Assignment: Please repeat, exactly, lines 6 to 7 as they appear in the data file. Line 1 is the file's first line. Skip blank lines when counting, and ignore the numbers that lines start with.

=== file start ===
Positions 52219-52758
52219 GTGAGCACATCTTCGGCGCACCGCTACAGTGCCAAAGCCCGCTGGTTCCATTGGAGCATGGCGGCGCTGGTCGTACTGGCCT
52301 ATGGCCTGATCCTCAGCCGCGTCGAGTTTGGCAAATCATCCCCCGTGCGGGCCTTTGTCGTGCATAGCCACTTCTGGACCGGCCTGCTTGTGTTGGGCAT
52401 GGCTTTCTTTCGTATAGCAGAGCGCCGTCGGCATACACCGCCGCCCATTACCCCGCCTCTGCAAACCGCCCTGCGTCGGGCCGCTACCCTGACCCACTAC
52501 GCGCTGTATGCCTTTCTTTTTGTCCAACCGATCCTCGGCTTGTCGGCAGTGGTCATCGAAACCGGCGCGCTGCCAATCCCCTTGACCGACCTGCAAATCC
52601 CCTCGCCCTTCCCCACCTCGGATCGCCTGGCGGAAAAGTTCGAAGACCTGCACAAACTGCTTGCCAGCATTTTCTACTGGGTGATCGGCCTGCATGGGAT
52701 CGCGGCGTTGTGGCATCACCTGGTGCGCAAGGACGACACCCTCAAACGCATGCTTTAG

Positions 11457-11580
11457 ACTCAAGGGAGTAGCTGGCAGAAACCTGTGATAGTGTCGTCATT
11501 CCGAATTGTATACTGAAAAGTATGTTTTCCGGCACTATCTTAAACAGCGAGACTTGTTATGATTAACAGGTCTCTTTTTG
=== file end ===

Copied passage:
52601 CCTCGCCCTTCCCCACCTCGGATCGCCTGGCGGAAAAGTTCGAAGACCTGCACAAACTGCTTGCCAGCATTTTCTACTGGGTGATCGGCCTGCATGGGAT
52701 CGCGGCGTTGTGGCATCACCTGGTGCGCAAGGACGACACCCTCAAACGCATGCTTTAG